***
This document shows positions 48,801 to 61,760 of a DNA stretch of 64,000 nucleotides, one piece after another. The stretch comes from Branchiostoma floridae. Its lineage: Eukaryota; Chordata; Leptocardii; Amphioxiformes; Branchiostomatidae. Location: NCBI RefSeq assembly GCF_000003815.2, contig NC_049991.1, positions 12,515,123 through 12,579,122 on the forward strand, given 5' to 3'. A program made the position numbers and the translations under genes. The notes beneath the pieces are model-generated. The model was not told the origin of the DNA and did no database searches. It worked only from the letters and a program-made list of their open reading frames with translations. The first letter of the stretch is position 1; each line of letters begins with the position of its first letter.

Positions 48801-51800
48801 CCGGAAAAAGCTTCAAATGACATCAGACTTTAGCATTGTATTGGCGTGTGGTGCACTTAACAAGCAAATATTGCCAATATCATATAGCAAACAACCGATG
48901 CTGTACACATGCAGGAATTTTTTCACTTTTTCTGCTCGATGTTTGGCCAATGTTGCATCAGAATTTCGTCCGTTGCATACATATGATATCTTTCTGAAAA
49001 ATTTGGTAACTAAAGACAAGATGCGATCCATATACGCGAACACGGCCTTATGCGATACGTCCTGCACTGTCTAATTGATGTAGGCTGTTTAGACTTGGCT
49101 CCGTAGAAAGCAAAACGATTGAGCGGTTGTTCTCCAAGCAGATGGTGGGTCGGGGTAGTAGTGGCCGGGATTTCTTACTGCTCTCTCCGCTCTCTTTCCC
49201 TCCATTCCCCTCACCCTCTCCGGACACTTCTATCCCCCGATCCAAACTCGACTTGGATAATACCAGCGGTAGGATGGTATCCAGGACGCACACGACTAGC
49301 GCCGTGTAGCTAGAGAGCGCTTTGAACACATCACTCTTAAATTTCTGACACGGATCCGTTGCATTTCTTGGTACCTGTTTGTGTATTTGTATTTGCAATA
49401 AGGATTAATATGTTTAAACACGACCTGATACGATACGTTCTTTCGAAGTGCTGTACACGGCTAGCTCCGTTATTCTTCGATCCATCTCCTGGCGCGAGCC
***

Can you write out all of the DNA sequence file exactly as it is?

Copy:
This document shows positions 48,801 to 61,760 of a DNA stretch of 64,000 nucleotides, one piece after another. The stretch comes from Branchiostoma floridae. Its lineage: Eukaryota; Chordata; Leptocardii; Amphioxiformes; Branchiostomatidae. Location: NCBI RefSeq assembly GCF_000003815.2, contig NC_049991.1, positions 12,515,123 through 12,579,122 on the forward strand, given 5' to 3'. A program made the position numbers and the translations under genes. The notes beneath the pieces are model-generated. The model was not told the origin of the DNA and did no database searches. It worked only from the letters and a program-made list of their open reading frames with translations. The first letter of the stretch is position 1; each line of letters begins with the position of its first letter.

Positions 48801-51800
48801 CCGGAAAAAGCTTCAAATGACATCAGACTTTAGCATTGTATTGGCGTGTGGTGCACTTAACAAGCAAATATTGCCAATATCATATAGCAAACAACCGATG
48901 CTGTACACATGCAGGAATTTTTTCACTTTTTCTGCTCGATGTTTGGCCAATGTTGCATCAGAATTTCGTCCGTTGCATACATATGATATCTTTCTGAAAA
49001 ATTTGGTAACTAAAGACAAGATGCGATCCATATACGCGAACACGGCCTTATGCGATACGTCCTGCACTGTCTAATTGATGTAGGCTGTTTAGACTTGGCT
49101 CCGTAGAAAGCAAAACGATTGAGCGGTTGTTCTCCAAGCAGATGGTGGGTCGGGGTAGTAGTGGCCGGGATTTCTTACTGCTCTCTCCGCTCTCTTTCCC
49201 TCCATTCCCCTCACCCTCTCCGGACACTTCTATCCCCCGATCCAAACTCGACTTGGATAATACCAGCGGTAGGATGGTATCCAGGACGCACACGACTAGC
49301 GCCGTGTAGCTAGAGAGCGCTTTGAACACATCACTCTTAAATTTCTGACACGGATCCGTTGCATTTCTTGGTACCTGTTTGTGTATTTGTATTTGCAATA
49401 AGGATTAATATGTTTAAACACGACCTGATACGATACGTTCTTTCGAAGTGCTGTACACGGCTAGCTCCGTTATTCTTCGATCCATCTCCTGGCGCGAGCC